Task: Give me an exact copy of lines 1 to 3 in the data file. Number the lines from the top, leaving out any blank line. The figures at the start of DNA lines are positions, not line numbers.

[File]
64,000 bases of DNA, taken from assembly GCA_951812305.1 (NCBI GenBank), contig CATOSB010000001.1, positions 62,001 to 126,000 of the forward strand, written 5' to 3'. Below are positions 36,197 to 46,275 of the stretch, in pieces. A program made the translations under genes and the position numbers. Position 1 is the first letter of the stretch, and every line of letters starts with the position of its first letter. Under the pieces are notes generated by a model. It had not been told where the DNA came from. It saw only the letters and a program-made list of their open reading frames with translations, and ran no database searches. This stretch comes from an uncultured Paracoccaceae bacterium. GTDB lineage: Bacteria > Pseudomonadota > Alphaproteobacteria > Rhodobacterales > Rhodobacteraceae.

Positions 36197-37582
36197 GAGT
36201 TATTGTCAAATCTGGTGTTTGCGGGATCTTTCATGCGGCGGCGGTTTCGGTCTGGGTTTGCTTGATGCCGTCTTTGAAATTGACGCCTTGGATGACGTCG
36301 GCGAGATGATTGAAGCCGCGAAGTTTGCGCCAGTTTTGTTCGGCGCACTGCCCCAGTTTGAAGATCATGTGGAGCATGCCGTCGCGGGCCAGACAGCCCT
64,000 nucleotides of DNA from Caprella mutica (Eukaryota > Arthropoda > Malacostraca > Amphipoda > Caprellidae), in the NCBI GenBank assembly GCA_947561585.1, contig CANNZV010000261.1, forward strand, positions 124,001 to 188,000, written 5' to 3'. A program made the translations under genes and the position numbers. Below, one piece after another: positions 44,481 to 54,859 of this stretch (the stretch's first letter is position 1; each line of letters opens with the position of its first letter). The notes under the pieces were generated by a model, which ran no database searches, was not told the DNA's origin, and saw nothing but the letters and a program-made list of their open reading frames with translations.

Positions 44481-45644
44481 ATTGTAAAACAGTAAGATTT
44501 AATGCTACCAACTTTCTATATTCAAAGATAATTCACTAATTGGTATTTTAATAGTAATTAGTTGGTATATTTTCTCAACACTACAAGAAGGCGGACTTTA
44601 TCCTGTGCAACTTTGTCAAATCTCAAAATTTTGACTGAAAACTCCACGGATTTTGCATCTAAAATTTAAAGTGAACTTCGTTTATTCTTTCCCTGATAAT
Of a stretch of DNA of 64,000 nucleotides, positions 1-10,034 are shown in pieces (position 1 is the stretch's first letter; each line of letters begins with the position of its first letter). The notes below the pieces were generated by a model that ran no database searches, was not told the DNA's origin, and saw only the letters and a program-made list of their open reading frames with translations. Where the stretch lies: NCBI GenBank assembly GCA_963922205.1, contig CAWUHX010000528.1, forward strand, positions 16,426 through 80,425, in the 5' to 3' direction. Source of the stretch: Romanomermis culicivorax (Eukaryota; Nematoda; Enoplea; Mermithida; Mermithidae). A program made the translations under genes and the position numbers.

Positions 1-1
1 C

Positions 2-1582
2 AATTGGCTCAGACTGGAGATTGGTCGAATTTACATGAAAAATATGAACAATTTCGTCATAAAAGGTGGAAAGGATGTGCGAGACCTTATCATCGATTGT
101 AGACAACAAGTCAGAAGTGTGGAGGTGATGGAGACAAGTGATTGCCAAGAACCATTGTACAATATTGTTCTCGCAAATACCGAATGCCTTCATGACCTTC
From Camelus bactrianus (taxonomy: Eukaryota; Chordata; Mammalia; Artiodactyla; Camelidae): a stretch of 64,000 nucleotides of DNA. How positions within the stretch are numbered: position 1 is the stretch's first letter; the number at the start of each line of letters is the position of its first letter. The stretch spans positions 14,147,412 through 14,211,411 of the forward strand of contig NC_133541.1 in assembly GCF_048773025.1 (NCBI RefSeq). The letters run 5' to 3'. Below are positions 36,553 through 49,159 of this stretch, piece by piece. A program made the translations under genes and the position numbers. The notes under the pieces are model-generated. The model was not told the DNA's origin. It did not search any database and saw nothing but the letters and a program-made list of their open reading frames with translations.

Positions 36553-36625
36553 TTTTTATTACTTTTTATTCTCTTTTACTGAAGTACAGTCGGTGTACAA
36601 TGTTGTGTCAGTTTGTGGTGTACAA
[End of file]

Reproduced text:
64,000 bases of DNA, taken from assembly GCA_951812305.1 (NCBI GenBank), contig CATOSB010000001.1, positions 62,001 to 126,000 of the forward strand, written 5' to 3'. Below are positions 36,197 to 46,275 of the stretch, in pieces. A program made the translations under genes and the position numbers. Position 1 is the first letter of the stretch, and every line of letters starts with the position of its first letter. Under the pieces are notes generated by a model. It had not been told where the DNA came from. It saw only the letters and a program-made list of their open reading frames with translations, and ran no database searches. This stretch comes from an uncultured Paracoccaceae bacterium. GTDB lineage: Bacteria > Pseudomonadota > Alphaproteobacteria > Rhodobacterales > Rhodobacteraceae.

Positions 36197-37582
36197 GAGT